Don't read this if you have a split lip. No description of Mr. Partridge's book can give you any idea of the number of chuckles in it.
t I have to put some'pm on it? And that was the only linimunt--"
"Liniment!" snorted Mr. Cane. "Where did you ever get any such 'liniment' as that?"
"Sir?-- Why, out of a bottle," Sube managed to squirm out at last.
"Out of a bottle, eh? Well, bring me the bottle!"
Sube half started for the door, then halted. "I can't," he whimpered.
"Can't? Why not?" demanded his father.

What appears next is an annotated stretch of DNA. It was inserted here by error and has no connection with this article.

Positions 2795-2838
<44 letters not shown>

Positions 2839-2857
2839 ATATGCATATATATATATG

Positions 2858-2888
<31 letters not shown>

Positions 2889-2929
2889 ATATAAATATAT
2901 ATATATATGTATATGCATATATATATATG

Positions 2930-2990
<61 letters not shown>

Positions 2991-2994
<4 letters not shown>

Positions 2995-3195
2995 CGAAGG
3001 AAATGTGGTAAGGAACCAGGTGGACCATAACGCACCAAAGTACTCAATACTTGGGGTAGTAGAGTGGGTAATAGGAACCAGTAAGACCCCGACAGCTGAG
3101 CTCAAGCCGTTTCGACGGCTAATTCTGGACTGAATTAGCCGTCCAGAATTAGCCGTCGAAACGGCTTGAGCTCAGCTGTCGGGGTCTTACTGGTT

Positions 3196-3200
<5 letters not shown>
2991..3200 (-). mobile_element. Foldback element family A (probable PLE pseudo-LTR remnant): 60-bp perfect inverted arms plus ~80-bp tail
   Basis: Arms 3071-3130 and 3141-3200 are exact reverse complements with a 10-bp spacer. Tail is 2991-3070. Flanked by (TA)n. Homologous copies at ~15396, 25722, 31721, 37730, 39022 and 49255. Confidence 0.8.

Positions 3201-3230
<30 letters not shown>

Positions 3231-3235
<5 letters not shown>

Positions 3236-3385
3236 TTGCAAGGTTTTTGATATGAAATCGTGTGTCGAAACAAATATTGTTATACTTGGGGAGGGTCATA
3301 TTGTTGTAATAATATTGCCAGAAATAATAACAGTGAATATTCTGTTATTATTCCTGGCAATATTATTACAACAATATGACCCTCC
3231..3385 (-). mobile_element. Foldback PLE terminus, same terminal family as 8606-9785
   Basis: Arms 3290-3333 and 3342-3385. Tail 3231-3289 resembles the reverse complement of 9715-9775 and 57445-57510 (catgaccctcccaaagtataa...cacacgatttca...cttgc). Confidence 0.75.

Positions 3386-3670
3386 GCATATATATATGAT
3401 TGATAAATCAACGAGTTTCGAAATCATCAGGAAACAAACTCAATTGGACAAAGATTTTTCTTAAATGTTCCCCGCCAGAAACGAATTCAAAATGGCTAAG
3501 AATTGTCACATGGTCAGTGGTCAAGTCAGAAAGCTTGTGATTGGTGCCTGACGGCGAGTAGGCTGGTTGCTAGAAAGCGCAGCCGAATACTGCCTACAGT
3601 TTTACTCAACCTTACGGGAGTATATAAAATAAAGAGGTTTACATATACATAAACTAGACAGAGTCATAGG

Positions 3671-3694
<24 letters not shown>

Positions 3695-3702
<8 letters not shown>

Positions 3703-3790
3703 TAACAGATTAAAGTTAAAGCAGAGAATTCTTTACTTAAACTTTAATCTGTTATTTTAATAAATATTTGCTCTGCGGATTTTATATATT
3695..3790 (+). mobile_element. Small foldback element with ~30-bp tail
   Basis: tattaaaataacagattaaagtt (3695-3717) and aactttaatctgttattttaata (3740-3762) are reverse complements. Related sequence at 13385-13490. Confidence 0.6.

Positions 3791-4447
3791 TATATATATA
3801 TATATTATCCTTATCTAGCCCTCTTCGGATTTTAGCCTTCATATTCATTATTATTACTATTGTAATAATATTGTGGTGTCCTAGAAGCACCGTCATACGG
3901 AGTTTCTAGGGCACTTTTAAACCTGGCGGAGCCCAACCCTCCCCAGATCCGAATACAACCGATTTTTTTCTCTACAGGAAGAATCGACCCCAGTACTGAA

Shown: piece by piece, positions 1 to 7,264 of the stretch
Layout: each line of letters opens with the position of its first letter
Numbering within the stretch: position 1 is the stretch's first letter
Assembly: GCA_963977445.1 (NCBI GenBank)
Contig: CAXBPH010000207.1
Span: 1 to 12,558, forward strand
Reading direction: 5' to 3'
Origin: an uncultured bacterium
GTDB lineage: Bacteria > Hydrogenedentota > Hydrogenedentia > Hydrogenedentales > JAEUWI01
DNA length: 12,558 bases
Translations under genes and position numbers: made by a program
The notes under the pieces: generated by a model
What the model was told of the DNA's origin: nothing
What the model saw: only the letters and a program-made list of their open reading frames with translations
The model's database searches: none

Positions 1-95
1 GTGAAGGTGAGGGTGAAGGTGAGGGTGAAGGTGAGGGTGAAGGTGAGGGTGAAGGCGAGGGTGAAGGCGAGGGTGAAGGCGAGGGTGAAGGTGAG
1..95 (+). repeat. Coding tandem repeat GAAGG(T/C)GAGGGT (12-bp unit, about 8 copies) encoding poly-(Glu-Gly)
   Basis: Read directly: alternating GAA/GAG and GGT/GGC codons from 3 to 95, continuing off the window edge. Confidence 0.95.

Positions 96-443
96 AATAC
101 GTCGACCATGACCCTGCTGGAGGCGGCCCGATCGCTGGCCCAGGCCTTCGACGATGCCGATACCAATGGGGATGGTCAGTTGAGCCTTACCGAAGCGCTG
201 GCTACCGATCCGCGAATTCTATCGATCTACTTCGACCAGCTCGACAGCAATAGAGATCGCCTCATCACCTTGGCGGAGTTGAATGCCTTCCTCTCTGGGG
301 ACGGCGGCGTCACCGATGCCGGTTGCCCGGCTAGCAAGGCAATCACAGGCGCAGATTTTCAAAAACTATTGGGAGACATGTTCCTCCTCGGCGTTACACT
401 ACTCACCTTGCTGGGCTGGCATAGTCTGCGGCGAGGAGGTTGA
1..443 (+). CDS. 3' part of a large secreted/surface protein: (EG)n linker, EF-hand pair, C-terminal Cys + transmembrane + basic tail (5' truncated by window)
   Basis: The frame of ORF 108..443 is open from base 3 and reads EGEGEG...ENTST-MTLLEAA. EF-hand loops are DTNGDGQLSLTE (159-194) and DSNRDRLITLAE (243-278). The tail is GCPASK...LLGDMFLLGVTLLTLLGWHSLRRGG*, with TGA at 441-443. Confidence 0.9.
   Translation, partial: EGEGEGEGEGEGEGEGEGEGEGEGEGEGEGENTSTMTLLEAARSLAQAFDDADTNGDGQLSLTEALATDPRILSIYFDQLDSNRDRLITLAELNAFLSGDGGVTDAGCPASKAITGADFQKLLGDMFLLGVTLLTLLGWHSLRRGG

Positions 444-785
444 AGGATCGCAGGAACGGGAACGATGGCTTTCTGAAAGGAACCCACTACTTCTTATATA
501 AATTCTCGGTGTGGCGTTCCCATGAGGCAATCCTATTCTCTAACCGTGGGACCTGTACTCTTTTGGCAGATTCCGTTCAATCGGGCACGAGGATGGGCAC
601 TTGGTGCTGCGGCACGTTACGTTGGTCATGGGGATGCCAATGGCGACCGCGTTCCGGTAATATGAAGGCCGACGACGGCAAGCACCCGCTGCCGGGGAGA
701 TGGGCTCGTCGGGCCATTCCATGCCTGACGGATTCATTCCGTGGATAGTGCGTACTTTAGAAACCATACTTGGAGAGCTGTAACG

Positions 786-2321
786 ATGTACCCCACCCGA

"'Cause I dropped it and broke it," Sube faltered.
Mr. Cane was obviously relieved. "Oh, well," he said, "if that's the case, never mind. But just as soon as one hour has elapsed I want you to take a good hot bath. Now don't forget it!"
As Sube uttered a scowling but respectful "No, sir," and started to leave the room his father noticed for the first time that he was limping badly.
"Is your leg really hurt, my son?" he asked more kindly.
Sube's face was a study of excruciating pain as he paused to reply that it was pretty bad and he was afraid a bath would make it a good d